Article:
National Identities


National Identities


Xenophobia, and especially islamophobia, is on the rise in many European countries. In my native Netherlands, as well as in Italy, Austria, Denmark and Hungary for example, anti-immigration parties are involved in the national governments. In others such as France, Sweden, Poland and the Czech Republic, similar parties are represented in national parliaments. These anti-immigration parties have thrived on resentment, anti-globalism, rising inequalities, the economic crisis and the resulting uncertainties, and are scapegoating non-western immigrants.

Given these circumstances, I feel it is important to take a stand on these developments in European society, and mobilize against intolerance and narrow-mindedness. In this series (“National Identities”), based on national cultural symbols, I give immigrants a main role by using them as models in my photographic variations on classic iconic paintings. By doing this, I question the concept of homogeneous “national identities” of European countries.

The Party for Freedom (PVV) here in the Netherlands, with its political leader Geert Wilders, demands strict measures against immigrants: itself sheltering criminals among its parliamentarians, it presents them as a safety risk for “ordinary Dutch citizens”. It demands that foreigners, especially if they are “non-white,” should assimilate and adapt to Dutch culture at break-neck speed, or else pack up and leave.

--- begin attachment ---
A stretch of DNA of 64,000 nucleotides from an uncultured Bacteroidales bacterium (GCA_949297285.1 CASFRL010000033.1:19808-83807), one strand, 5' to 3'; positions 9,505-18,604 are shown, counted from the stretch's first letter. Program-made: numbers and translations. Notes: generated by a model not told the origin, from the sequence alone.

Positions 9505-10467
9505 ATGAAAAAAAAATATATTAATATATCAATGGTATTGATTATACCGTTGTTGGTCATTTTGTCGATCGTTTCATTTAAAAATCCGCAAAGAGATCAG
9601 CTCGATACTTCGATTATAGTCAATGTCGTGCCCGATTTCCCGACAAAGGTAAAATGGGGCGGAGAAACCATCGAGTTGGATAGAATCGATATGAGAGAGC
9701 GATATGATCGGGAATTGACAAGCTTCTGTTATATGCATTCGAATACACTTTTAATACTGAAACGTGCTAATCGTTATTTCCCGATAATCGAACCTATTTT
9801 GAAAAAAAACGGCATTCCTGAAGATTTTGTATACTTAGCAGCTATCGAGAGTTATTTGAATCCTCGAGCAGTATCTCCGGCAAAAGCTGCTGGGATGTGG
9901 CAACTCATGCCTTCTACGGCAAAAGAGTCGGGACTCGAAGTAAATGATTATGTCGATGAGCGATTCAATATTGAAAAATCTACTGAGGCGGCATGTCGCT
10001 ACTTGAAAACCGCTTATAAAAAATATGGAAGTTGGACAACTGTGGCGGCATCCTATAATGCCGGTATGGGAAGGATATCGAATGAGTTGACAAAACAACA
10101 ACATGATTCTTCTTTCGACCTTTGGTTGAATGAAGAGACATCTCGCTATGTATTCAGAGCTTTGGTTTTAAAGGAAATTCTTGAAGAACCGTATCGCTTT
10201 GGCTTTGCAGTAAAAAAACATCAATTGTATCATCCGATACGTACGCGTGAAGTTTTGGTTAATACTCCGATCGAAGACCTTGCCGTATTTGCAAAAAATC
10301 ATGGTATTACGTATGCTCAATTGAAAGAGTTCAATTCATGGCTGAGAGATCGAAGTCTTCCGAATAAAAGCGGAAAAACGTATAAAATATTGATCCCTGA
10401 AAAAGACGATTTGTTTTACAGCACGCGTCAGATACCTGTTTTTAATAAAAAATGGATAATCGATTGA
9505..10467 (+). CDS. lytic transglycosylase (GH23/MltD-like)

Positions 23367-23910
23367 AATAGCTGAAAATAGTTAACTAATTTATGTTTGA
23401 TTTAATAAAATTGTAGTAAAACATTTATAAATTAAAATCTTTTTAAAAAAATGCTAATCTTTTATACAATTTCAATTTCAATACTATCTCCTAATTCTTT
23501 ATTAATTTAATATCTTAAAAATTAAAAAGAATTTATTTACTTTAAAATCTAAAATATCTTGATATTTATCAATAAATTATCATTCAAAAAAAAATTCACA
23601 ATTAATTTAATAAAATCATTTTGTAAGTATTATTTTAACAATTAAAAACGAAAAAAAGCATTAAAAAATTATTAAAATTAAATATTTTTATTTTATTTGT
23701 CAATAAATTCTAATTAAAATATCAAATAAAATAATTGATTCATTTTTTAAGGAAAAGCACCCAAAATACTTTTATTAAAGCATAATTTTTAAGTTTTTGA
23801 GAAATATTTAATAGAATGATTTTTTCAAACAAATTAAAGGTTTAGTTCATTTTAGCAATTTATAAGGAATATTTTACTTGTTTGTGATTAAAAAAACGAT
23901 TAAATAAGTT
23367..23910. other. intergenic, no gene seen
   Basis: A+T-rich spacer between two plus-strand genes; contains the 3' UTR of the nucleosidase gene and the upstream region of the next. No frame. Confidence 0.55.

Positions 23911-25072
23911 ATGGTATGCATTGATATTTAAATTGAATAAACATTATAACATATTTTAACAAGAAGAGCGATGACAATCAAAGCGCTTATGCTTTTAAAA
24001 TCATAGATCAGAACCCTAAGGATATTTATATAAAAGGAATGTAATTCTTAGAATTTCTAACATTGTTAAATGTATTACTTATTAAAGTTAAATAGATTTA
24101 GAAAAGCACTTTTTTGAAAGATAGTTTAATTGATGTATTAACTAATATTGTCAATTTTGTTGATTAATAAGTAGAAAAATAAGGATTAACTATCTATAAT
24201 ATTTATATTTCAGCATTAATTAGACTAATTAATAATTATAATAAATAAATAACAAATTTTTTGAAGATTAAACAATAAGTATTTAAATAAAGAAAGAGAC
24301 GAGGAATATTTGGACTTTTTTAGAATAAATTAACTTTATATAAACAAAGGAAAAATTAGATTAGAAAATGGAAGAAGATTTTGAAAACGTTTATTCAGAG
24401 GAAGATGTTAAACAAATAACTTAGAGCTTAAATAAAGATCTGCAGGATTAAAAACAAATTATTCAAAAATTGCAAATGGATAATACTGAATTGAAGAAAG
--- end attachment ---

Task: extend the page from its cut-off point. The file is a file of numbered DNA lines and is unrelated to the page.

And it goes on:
But what is this supposedly monolithic and static national culture, in Holland and elsewhere? Migration is not a new phenomenon and often, immigrants have played an influential and constructive role in different sectors of society, such as economics and culture.

The 17th century was economically and culturally Holland’s Golden Age.  The percentage of immigrants in the Netherlands was about the same as it is now.  One quarter to one half of all the sailors, soldiers and other employees of the Dutch colonial VOC (East-Indies Trading Company) fleet were from foreign countries. Many of the “Dutch” national figures or their offspring were immigrants themselves: philosophers Descartes (France) and Spinoza (Portugal), the great writer Joost van den Vondel (present-day Germany), painters such as Frans Hals and Gerard de Lairesse (Flanders), Govert Flinck and Caspar Netscher (Germany).  These men are all considered protagonists of Dutch national culture. Many of the people in the parliament/government now who are concerned with the cultural assimilation of immigrants are they themselves descendants of immigrated foreigners.